Licchavi Lyceum


Licchavi Lyceum

Population Theories

Population theories attempt to explain the trends and patterns of population growth, including fertility rates, mortality rates, and migration. These theories provide insights into the demographic changes in societies worldwide and help policymakers develop effective policies and strategies to manage population growth. In this article, we will explore some of the most prominent population theories.

Malthusian Theory

The Malthusian Theory, developed by Thomas Malthus in the 18th century, asserts that population growth will outpace food production and lead to poverty, famine, and social unrest. Malthus argued that population growth would increase geometrically, while food production would increase arithmetically, leading to a population crisis. Malthus advocated for population control through delayed marriage, abstinence, and contraception.

Demographic Transition Theory

The Demographic Transition Theory, developed in the 1920s, explains the changes in population growth as societies transition from agrarian to industrial economies. According to this theory, as societies develop economically, fertility rates decrease, and life expectancy increases. The Demographic Transition Theory posits that societies go through four stages of population growth: high stationary, early expanding, late expanding, and low stationary. Each stage is characterized by changes in fertility, mortality, and migration rates.

Dependency Ratio Theory

The Dependency Ratio Theory, developed in the 1950s, argues that population growth affects economic development by changing the proportion of dependents to working-age individuals. According to this theory, high fertility rates create a large number of dependents, which can lead to a strain on the economy. The Dependency Ratio Theory posits that reducing fertility rates can lead to a decrease in the proportion of dependents, which can stimulate economic growth.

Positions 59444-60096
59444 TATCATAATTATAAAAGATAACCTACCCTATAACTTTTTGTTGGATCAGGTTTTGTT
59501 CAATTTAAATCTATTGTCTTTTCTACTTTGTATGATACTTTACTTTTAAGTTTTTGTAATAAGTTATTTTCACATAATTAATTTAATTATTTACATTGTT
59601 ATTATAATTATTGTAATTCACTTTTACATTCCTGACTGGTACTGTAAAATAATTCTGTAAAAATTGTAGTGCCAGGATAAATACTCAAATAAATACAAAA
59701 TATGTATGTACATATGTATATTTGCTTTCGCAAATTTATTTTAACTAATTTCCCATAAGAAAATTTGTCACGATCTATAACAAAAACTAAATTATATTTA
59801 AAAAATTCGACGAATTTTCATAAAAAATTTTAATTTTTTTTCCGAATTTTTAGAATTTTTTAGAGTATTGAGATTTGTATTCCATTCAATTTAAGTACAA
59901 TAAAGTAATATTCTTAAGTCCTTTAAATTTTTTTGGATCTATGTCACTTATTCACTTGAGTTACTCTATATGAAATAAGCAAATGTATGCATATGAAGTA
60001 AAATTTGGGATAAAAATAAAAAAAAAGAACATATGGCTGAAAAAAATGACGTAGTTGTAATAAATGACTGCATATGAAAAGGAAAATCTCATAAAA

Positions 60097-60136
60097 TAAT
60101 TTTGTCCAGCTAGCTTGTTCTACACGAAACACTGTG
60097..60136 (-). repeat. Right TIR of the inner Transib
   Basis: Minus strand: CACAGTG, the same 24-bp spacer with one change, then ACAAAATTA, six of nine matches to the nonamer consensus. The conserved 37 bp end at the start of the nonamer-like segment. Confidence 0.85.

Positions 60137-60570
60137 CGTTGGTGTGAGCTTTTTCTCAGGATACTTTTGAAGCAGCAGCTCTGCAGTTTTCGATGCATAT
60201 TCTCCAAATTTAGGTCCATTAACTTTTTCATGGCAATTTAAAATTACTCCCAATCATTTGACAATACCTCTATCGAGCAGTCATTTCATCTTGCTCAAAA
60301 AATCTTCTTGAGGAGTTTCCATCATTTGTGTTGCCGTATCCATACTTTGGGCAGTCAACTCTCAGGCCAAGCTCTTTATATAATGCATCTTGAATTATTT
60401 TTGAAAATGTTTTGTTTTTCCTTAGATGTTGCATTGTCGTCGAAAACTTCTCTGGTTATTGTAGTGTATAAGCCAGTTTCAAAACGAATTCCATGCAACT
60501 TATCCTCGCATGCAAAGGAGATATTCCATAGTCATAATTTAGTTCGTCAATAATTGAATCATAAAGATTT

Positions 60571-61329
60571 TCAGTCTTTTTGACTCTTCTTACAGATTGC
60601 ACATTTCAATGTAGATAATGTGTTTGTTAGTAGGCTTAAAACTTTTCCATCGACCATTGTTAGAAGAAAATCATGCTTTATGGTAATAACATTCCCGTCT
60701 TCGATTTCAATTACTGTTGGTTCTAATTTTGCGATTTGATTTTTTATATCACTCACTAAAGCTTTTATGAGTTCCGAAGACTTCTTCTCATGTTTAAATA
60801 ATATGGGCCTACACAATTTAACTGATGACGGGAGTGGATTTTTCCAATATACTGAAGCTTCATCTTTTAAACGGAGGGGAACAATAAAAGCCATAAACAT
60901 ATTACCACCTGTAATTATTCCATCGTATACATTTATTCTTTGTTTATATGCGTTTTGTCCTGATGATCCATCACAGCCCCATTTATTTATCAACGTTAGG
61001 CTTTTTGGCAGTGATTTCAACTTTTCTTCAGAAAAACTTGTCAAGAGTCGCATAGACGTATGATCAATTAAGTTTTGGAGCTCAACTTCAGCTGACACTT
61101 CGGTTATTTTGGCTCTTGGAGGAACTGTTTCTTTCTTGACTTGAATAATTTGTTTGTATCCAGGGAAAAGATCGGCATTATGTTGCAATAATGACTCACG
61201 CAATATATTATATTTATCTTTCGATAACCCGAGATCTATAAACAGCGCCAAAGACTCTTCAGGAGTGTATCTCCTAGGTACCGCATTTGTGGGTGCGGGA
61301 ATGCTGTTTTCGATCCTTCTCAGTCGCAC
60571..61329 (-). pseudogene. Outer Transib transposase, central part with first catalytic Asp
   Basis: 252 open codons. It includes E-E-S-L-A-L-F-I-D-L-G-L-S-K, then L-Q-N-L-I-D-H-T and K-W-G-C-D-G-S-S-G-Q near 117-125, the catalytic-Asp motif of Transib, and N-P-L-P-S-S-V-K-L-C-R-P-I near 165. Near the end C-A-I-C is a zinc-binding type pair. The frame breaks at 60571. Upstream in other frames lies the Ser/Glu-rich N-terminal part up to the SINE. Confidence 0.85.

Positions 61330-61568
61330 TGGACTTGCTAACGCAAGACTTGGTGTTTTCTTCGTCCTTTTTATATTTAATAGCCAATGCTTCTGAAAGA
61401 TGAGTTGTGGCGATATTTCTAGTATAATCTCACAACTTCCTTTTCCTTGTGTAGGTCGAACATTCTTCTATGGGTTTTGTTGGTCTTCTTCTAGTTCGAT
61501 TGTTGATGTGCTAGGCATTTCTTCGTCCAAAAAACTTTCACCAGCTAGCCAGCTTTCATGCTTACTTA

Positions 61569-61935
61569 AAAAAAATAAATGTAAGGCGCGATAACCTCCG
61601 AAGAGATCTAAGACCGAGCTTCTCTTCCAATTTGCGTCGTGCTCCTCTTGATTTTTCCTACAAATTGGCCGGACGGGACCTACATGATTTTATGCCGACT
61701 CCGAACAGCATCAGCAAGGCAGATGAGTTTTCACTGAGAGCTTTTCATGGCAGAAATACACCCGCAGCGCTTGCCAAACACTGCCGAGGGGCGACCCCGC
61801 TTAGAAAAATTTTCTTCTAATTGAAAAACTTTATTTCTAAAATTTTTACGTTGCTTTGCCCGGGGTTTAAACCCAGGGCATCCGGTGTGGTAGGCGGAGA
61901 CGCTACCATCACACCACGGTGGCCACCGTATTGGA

World Systems Theory

The World Systems Theory, developed in the 1970s, explains population growth as a consequence of global economic development. According to this theory, population growth is linked to economic globalization, which has led to the growth of labor markets and the increase in migration. The World Systems Theory posits that population growth is a result of the interaction between global economic systems, political structures, and cultural norms.


Population theories offer valuable insights into the factors that influence population growth and demographic changes. These theories help policymakers develop effective policies and strategies to manage population growth, reduce poverty, and promote economic growth. By understanding these theories, we can better understand the complex relationships between population growth, economic development, and social change, and develop sustainable solutions to address these issues.